After a year in Nashville, it was becoming clear things were not working out.
Jimmy Buffett had moved to Nashville in late ’69 with a new wife and a promise of a music deal, but after a year it was falling apart. Out of work, his marriage already failing, his touring band breaking up within weeks… Things weren’t good.
People were talking him up well enough. A local writer said “Jimmy’s music isn’t hung up in any one motif – he’s folk, country, blues, and rock, and he likes to share his small glories from the stage.”
Long-haired troubadours were the real deal, now that Crosby, Stills, Nash and Young had broken through. Buffett’s debut album, though, was hard to find and, as he put it “hadn’t sold shit”. A trip to New York saw him turned down by every record company he visited.
Back in Nashville a perfectly good album – High Cumberland Jubilee – wasn’t getting released. Top that off with losing his beloved grandfather Capt. James Buffett Sr. and it was looking like a big change was necessary. Jimmy would later say he’d been turned down by twenty six labels during his time there.
If I’d have gotten big in Nashville I’d be a total ass. Cause I wouldn’t have known better. I’d have a big ranch and play Las Vegas. I was thrown in with a manager who handles Andy Williams and John Davidson. I hated Nashville and there’s a lot of nepotism. I was sick of it…
Jimmy Buffett – 1974
Jimmy’s buddy Jerry Jeff Walker released a song called L.A. Freeway around then. It became a Jerry Jeff standard, a definitive pack your bags, leave your key in the lock, evacuation anthem. Jerry had moved on to Coconut Grove, a suburb of Miami, and had sent word to Jimmy, who was now living on friendly couches.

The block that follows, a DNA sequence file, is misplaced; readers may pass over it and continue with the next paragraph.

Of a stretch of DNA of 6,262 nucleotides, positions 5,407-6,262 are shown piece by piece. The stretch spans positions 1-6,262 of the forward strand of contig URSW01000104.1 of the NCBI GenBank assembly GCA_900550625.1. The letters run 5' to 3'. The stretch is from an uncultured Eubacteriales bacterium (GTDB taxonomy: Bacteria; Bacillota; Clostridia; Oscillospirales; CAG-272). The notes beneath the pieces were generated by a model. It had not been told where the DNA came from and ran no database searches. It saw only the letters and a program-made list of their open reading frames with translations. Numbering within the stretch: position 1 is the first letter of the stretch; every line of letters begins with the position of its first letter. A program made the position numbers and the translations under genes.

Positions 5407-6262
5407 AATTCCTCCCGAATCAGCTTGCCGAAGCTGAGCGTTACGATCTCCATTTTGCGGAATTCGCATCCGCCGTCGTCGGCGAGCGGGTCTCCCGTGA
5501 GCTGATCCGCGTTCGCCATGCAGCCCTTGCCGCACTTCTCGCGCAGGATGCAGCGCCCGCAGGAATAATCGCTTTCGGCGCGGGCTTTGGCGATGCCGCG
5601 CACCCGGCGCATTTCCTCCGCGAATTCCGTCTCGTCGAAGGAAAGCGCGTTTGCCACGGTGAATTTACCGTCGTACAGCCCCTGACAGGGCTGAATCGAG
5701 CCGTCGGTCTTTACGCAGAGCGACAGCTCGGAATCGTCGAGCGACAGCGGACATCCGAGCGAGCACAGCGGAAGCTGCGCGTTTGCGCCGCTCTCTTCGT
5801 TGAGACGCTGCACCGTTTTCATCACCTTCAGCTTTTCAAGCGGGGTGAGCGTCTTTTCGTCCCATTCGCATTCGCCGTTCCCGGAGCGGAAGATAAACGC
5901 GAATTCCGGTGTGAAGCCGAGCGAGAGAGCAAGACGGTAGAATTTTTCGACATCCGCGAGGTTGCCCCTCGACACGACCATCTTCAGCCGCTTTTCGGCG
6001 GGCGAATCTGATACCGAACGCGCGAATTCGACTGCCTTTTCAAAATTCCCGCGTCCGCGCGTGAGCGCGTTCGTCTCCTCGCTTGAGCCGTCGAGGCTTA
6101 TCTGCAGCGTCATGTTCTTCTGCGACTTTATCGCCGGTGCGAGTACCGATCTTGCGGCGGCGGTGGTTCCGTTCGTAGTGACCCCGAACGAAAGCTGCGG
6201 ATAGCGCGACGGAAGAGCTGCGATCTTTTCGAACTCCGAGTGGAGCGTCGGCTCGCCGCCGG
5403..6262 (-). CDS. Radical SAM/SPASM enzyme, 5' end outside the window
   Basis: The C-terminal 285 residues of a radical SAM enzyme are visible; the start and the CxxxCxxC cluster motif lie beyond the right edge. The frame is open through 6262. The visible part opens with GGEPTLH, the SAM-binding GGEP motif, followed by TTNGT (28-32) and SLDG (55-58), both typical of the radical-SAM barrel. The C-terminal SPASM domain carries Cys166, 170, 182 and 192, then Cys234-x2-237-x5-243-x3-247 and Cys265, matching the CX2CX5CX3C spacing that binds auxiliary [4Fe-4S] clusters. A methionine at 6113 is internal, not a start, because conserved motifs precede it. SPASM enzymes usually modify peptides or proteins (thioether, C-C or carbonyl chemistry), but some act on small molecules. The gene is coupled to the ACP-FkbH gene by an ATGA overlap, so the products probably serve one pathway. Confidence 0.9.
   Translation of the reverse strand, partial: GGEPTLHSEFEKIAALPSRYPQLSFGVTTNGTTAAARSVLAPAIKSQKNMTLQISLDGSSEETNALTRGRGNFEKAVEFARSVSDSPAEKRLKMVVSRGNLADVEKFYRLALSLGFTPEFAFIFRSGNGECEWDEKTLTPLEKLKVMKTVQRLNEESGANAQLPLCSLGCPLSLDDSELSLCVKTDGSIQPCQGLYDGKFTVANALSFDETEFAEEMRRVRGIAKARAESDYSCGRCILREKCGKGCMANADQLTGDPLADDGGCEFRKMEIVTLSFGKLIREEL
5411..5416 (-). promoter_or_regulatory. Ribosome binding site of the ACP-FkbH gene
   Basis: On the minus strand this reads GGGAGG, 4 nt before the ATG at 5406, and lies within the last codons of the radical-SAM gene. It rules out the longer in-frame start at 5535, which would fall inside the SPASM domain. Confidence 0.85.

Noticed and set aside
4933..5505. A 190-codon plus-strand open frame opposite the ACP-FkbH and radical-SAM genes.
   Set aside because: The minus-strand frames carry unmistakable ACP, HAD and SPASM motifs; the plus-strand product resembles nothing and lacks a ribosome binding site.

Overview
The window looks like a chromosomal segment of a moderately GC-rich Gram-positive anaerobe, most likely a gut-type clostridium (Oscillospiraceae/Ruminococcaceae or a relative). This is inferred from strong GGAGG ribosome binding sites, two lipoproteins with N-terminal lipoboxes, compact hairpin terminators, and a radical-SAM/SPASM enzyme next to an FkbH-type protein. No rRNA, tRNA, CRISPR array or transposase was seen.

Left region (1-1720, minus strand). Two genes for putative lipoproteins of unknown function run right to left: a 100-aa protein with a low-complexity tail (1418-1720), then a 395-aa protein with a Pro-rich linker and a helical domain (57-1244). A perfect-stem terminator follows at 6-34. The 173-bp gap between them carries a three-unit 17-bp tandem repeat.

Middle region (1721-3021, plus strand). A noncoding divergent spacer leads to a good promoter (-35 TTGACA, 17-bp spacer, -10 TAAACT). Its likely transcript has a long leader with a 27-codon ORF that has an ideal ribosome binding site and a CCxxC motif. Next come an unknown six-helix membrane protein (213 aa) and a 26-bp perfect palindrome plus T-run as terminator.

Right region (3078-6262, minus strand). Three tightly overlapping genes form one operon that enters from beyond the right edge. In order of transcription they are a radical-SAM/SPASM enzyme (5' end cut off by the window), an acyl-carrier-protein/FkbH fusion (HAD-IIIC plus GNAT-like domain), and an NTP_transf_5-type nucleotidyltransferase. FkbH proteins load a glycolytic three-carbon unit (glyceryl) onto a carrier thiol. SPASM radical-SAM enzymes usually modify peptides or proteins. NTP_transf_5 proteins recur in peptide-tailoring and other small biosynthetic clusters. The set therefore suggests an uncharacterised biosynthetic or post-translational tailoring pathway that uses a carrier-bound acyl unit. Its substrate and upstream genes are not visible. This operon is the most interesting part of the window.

“You ought to come down an visit, it’s really nice down here…”
Coconut Grove in the sixties and seventies was a perfect little hideaway. A sleepy enclave with a tolerant and bohemian population. Like Aspen, Big Sur, Venice, Old Town in Chicago, Gaslight Square in St. Louis, Greenwich Village and San Francisco’s North Beach it was becoming a little enclave of singers, poets, coffeehouses and alternative empresarios. Just a Greyhound bus away.
Coconut Grove was a stoner oasis. It even had it’s own version of Mardi Gras, with Calle Ocho’s Little Havana Carnival to light up the neighborhood to the north. There was an old established folk bar known as ‘The Flip’ and this was the place that finally persuaded Jimmy to scrape the money together to head south. Only the gig was cancelled and Jimmy was “too broke to go back to Nashville”.
One cold day in Miami Jimmy tossed his guitar into the back seat of Walker’s maroon ’47 Packard and fled down the Keys, where Highway One extends along a string of islands down into the heart of the Gulf of Mexico. 154 miles and the road stops at mile zero. Key West.
I was tossed in jail about once a week – I was usually just standing around when a fight broke out or something else funny happened.
Jimmy Buffett – 1976
Jerry Jeff Walker ran into an old running buddy Phil Clark – now a bartender and a real pirate figure with a fake Bahamian accent. He’d be the inspiration for Buffett’s “A Pirate Looks at Forty” years later. Clark was one of the original mad men advertising guys who came down and tucked into the good life. He was into into pot smuggling getting drunk and chasing teenage girls.